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Dams and Kings ( #ibmcsc )

Originally published at Rodney's Blog. Please leave any comments there.

After a great volunteer experience on Saturday, on Sunday we took a visit further into Ekiti State to visit Ero Dam in Ikun-Ekiti (to understand where the water comes from), and paid courtesy visits to the Onikun of Ikun, the Onigogo of Igogo, and the Oore of Mobaland.

The visit to the dam was really interesting. On the drive out to the dam as well as at the location itself, you’re reminded constantly of the natural beauty of Ekiti State and that even though it is land-locked, it has so much going for it in terms of natural resources that with the proper development could be used for renewable energy as well as some other things such as crop production, tourism, and economic development. Since I was lucky enough to share a car ride with the Permanent Secretary whose portfolio includes these areas, I was able to share some of my views and we had a really great conversation about opportunity and development.

The visit to the Kings was equally exciting. We paid a courtesy visit to the Onikun of Ikun (the dam is located in his village), and then we paid a visit to the Onigogo of Igogo (who is also American) and His Majesty hosted a lunch with traditional Nigerian food and palm wine for us at the community centre. Finally, on the way back to Ado, we paid a courtesy visit to Oore of Mobaland, who could be considered to be the “King of Kings.” In each of the cases we were grateful for their hospitality and making us feel at home.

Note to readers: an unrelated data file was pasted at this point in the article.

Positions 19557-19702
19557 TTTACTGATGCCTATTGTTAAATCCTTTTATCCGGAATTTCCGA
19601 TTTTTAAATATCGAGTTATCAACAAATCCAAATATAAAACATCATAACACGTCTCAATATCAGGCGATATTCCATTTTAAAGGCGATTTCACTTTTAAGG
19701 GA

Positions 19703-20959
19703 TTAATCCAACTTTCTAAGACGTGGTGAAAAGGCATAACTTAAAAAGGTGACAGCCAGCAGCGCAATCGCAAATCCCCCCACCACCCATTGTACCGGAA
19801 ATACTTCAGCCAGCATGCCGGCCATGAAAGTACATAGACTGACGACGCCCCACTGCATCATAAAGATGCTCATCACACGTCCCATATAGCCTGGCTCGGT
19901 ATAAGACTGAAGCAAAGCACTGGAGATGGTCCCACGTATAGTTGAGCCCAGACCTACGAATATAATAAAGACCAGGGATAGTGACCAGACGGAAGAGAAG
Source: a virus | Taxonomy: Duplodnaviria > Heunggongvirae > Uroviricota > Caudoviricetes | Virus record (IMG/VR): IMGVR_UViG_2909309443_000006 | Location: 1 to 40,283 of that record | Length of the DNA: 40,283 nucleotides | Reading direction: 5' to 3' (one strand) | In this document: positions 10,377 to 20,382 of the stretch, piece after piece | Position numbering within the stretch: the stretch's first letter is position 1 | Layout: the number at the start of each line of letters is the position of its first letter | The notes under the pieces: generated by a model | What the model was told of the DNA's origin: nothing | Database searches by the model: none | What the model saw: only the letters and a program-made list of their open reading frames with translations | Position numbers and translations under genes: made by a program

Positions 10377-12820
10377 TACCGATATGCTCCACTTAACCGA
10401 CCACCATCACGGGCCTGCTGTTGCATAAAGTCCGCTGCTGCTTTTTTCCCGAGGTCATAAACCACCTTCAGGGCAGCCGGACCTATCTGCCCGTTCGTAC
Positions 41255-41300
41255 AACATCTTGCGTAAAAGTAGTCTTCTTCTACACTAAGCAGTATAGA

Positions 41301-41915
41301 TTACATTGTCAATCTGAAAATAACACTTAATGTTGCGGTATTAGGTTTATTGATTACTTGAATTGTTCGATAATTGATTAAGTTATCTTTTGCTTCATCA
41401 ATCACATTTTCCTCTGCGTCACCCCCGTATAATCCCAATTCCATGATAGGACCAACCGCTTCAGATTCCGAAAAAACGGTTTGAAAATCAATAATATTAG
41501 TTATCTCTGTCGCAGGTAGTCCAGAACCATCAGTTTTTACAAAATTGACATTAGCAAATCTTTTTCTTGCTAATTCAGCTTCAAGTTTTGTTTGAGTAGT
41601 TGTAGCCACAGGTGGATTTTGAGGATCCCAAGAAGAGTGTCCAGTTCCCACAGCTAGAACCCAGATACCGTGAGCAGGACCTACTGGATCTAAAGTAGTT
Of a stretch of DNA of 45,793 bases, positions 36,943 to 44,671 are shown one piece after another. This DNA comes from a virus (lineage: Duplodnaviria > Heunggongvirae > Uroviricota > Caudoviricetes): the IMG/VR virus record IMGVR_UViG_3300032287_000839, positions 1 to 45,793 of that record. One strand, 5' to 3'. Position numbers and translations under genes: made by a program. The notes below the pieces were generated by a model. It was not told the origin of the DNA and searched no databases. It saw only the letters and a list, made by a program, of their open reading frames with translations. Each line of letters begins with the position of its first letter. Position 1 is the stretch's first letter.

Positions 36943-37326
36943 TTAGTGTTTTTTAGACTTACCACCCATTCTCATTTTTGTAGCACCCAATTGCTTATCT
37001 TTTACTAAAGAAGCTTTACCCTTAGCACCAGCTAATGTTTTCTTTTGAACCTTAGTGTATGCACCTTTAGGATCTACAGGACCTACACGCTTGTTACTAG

At this point it would probably be helpful to explain the concept of Kings in Nigeria (at least as I understand it). In every town there is a King. In a sense we would consider the King to be something like a Mayor. However, they have no political powers and are not elected by the people. Like other royalty they inherit their position by birth or succession. But even without political authority, they carry strong moral authority amongst the people of the land that they have responsibility for. Thus they have pretty strong influence in their communities and therefore have a form of soft power. They are custodians of history and keepers of tradition. Where they live are considered to be palaces (however extravagant or modest they are). Furthermore, there levels of Kings. In addition to Kings of villages, there are also Regional/State Kings as well.

After our final royal visit we made our way back to the hotel for a quiet night – which was sorely needed after having such an active Saturday and Sunday.

It dawns on our now that in our assignment there are fewer days ahead than there are behind. One some level I am excited because my next stop is Kilimanjaro with Christina. On the other hand, Ekiti State has really grown on me. :)

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(sorry for the sideways pictures..I’ll fix them before they go up on my Fotki website I promise!)

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